“Crew” from At What Cost is an example of this identity. “Crew” is one of the smoothest rap songs of all time. Goldlink combined with Shy Glizzy with a chorus from Brent Faiyaz is the ultimate recipe for success, however, it’s the storytelling and charm that makes At What Cost important. While “Crew” is an undeniably marvelous song, it’s the album as a whole which displays the full extent of Goldlink’s artistry. The slick and smooth verses that come from Goldlink on songs like “Herside Story” and “Pray Everyday” is the true focal point for his talent to be displayed.

Charm is what comes out of Goldlink on At What Cost thus creating one of the best releases of 2017 because of this. The style of fluid rhymes along with sleek beats is where Goldlink prospers. Not once does Goldlink abandon this style on At What Cost, thus resulting in his contribution to the revival of style and suave in modern music that hasn’t been seen since the peak of A Tribe Called Quest, Slick Rick, and RUN D.M.C to name a few. Goldlink along with artists such as Jidenna, Sampha, and Frank Ocean are leading this revolution with their unique usage of heart, charm, and personality that’s been sweeping the charts. This renaissance of personality in music is very much welcomed and looks to be quite the success in years to come especially due in part to Goldlink’s exhibit of character on At What Cost.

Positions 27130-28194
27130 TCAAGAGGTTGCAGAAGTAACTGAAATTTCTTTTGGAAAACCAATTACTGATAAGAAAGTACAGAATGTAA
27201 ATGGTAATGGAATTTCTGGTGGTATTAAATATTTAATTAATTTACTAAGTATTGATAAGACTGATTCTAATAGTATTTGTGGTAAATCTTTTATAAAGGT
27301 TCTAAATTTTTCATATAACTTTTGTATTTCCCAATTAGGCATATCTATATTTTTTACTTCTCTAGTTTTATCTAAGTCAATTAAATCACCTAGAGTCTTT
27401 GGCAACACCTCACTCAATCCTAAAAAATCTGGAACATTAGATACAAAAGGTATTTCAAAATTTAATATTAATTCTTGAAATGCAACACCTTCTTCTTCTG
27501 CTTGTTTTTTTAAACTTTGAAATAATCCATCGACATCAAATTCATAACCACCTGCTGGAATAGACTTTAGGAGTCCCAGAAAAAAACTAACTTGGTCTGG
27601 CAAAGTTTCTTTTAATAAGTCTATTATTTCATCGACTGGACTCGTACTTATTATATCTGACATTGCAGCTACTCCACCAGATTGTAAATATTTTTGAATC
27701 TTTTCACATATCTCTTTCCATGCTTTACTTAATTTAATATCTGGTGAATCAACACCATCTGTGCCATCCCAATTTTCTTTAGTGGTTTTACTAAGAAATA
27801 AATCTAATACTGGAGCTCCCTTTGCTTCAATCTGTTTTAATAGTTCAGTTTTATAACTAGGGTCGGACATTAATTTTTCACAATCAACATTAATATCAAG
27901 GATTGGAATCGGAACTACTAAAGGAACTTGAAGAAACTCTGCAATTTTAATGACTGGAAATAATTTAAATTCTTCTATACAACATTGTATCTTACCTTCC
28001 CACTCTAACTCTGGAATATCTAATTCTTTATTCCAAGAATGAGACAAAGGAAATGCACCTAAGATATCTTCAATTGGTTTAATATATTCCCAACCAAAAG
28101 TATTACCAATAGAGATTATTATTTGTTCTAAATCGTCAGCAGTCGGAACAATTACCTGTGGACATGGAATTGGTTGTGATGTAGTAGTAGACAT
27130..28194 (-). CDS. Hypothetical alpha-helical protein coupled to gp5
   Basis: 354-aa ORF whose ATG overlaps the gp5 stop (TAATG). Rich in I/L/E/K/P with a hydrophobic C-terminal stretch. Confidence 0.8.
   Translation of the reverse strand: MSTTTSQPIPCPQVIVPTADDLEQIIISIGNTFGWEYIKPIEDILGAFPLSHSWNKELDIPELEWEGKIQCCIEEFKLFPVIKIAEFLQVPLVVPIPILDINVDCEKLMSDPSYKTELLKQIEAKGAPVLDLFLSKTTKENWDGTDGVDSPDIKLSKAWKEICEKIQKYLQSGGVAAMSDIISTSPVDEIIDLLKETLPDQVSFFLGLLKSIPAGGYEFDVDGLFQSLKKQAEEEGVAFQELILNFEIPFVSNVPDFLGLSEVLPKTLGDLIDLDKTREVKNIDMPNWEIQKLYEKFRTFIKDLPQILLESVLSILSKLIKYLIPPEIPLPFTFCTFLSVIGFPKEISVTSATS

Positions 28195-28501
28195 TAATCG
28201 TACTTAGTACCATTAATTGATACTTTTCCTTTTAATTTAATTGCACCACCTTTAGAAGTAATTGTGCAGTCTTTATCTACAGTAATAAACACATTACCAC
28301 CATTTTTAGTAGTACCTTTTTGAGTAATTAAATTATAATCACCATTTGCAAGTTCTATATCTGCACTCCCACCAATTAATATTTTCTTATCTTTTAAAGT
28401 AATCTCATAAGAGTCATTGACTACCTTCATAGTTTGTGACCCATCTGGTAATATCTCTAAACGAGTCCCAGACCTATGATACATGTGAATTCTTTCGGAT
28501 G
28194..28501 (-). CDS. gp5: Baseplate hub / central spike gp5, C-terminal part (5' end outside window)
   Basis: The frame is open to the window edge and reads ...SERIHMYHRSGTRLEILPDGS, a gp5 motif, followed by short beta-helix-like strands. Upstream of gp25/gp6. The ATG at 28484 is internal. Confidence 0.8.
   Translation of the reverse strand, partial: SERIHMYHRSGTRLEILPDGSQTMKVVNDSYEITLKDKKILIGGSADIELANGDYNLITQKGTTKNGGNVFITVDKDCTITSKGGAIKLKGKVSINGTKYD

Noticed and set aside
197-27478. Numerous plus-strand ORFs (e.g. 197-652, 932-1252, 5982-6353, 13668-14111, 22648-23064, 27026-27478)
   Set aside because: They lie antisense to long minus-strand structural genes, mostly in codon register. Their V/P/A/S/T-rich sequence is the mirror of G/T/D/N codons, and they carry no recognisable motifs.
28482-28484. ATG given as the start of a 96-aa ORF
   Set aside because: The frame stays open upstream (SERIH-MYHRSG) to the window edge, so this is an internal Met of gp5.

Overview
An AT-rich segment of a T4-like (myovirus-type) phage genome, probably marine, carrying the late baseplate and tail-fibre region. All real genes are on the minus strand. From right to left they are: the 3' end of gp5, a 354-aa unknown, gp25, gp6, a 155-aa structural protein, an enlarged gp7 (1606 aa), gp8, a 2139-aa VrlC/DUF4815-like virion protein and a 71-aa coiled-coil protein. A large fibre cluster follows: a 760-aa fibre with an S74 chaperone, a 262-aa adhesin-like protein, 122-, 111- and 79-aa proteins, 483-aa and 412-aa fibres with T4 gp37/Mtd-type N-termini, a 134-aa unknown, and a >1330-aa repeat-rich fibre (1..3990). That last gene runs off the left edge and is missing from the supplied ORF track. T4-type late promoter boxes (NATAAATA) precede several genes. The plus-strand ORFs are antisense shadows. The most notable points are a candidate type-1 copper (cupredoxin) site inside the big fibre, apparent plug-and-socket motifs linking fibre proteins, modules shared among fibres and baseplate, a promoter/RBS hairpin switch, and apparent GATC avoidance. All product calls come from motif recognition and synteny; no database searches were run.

Across the Pond

In collaboration with fellow writer Steve For The Deaf, here’s an article about hip-hop in England.

There’s a movie from the 1990’s called Human Traffic which is about a bunch of kids in Cardiff going out to a club and doing some E’s.

That’s it. That’s the whole plot. It’s a decent film. It’s funny and it’s charming and best of all it’s entirely accurate. This film makes working in a shop so you can afford to get to the pub, then a club with your friends look like an adventure. That is the real charm and the trick to it. I understood Human Traffic and Human Traffic understood me and my friends. It starred John Simm and Danny Dyre and had guest appearances from Jo Brand and Howard Marks.